The green-eyed monster
O, beware, my lord, of jealousy;
It is the green-ey'd monster, which doth mock
The meat it feeds on. That cuckold lives in bliss,
Who, certain of his fate, loves not his wronger:
But O, what damnèd minutes tells he o'er
Who dotes, yet doubts, suspects, yet strongly loves!
Othello:Othello Act 3, scene 3, 165–171
The notion that jealousy is green-eyed is probably older than Shakespeare, although Shakespeare is our earliest authority in print. In The Merchant of Venice, Portia refers to "green-eyed jealousy" (Act 3, scene 2), and here Shakespeare coins the more intense phrase "green-ey'd monster." Renaissance Englishmen often paired colors with emotions or personal qualities: both green and yellow are emblematic of jealousy, and green is also emblematic of envy. Some colors are associated with the bodily fluids or "humors" thought to make up the temperament; green and black were the colors attributed to bile.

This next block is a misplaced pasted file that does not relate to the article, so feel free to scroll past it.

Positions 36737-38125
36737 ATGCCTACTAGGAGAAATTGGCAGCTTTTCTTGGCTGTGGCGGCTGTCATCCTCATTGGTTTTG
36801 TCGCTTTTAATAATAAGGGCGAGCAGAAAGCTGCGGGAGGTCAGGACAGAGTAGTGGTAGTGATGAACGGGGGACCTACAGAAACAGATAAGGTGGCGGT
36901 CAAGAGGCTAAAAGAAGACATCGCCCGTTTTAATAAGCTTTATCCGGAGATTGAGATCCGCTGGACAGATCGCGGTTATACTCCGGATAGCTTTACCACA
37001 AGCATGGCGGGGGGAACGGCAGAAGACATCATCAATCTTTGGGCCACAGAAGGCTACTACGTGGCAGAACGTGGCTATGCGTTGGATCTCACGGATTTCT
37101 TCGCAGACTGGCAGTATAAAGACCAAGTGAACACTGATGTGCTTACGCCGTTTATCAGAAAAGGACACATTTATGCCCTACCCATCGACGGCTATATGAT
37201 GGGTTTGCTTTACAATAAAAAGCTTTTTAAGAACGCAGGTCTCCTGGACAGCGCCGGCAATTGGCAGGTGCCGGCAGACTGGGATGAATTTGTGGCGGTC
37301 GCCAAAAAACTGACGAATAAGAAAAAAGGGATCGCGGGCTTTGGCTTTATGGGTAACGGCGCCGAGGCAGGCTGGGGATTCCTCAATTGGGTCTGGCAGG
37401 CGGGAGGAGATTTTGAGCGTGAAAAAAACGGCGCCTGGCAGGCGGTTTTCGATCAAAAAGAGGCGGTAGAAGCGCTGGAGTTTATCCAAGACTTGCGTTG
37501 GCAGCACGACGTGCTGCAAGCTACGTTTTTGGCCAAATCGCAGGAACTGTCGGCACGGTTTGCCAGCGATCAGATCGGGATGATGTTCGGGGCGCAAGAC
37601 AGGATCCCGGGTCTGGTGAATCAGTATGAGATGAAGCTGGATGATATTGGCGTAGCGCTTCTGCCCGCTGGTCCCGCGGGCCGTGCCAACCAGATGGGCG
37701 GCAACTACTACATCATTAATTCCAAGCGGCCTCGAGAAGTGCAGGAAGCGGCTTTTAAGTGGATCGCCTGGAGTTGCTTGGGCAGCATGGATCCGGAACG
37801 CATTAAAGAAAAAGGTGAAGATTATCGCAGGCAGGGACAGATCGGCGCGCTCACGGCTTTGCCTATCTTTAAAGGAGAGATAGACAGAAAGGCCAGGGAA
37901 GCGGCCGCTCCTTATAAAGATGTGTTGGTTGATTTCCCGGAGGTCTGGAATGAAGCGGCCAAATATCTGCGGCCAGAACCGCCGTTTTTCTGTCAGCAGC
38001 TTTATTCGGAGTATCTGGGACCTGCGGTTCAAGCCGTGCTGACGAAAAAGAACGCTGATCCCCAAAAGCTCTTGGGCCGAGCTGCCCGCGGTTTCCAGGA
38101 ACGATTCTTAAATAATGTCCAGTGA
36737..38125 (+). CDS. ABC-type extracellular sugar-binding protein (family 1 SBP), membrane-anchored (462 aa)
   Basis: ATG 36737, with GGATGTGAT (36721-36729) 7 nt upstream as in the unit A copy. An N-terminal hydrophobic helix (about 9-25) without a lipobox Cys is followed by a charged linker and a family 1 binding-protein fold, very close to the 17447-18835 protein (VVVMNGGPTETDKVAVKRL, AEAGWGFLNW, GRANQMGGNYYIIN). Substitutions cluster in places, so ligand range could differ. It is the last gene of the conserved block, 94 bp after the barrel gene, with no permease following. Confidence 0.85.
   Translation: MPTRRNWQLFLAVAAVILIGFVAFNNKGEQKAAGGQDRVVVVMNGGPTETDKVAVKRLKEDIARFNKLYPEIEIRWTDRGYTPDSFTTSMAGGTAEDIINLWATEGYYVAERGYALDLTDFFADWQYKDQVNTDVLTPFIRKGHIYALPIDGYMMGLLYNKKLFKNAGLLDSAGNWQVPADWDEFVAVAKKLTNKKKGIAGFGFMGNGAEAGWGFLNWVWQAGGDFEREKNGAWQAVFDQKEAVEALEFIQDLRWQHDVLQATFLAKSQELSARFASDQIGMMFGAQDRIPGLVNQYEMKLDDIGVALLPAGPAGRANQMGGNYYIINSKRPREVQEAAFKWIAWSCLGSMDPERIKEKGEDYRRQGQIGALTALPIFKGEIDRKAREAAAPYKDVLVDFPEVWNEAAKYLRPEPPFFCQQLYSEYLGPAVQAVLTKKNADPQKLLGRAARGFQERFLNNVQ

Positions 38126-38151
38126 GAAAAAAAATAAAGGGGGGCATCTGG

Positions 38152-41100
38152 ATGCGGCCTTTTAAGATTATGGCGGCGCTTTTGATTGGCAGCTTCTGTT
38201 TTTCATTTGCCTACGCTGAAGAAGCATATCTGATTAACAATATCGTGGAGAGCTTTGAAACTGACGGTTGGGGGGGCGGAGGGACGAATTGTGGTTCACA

Iago's basic idea is that the fortunate man knows his wife is cheating; the unfortunate man only suspects it, and is caught between the jaws of affection and anxiety. History and Shakespeare's infinity of cuckold jokes testify that Renaissance men were particularly prone to suspect their wives. The social perils of cuckoldry were severe indeed: it ruined a man's credit and debased his wife. Such consequences produced an advanced state of jealous suspicion known as "horn-madness," named after the metaphorical horns that were supposed to sprout from the cuckold's brow.